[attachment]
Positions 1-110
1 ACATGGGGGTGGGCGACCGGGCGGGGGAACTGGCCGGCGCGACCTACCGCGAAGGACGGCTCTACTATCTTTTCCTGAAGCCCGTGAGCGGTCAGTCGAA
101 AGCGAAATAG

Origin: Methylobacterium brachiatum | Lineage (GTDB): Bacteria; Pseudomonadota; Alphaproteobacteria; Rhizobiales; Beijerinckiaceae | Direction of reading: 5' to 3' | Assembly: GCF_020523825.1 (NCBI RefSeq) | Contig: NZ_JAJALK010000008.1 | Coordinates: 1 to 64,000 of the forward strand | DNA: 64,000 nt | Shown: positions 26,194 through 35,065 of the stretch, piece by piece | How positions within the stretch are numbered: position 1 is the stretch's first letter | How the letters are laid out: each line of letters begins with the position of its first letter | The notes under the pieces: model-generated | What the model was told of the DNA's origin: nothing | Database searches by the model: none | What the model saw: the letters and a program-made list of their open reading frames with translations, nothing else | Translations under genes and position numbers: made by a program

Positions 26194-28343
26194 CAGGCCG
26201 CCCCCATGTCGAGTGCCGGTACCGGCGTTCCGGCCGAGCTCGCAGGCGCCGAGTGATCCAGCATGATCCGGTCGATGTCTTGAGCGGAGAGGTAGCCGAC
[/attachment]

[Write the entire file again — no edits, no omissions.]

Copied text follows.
Positions 1-110
1 ACATGGGGGTGGGCGACCGGGCGGGGGAACTGGCCGGCGCGACCTACCGCGAAGGACGGCTCTACTATCTTTTCCTGAAGCCCGTGAGCGGTCAGTCGAA
101 AGCGAAATAG

Origin: Methylobacterium brachiatum | Lineage (GTDB): Bacteria; Pseudomonadota; Alphaproteobacteria; Rhizobiales; Beijerinckiaceae | Direction of reading: 5' to 3' | Assembly: GCF_020523825.1 (NCBI RefSeq) | Contig: NZ_JAJALK010000008.1 | Coordinates: 1 to 64,000 of the forward strand | DNA: 64,000 nt | Shown: positions 26,194 through 35,065 of the stretch, piece by piece | How positions within the stretch are numbered: position 1 is the stretch's first letter | How the letters are laid out: each line of letters begins with the position of its first letter | The notes under the pieces: model-generated | What the model was told of the DNA's origin: nothing | Database searches by the model: none | What the model saw: the letters and a program-made list of their open reading frames with translations, nothing else | Translations under genes and position numbers: made by a program

Positions 26194-28343
26194 CAGGCCG
26201 CCCCCATGTCGAGTGCCGGTACCGGCGTTCCGGCCGAGCTCGCAGGCGCCGAGTGATCCAGCATGATCCGGTCGATGTCTTGAGCGGAGAGGTAGCCGAC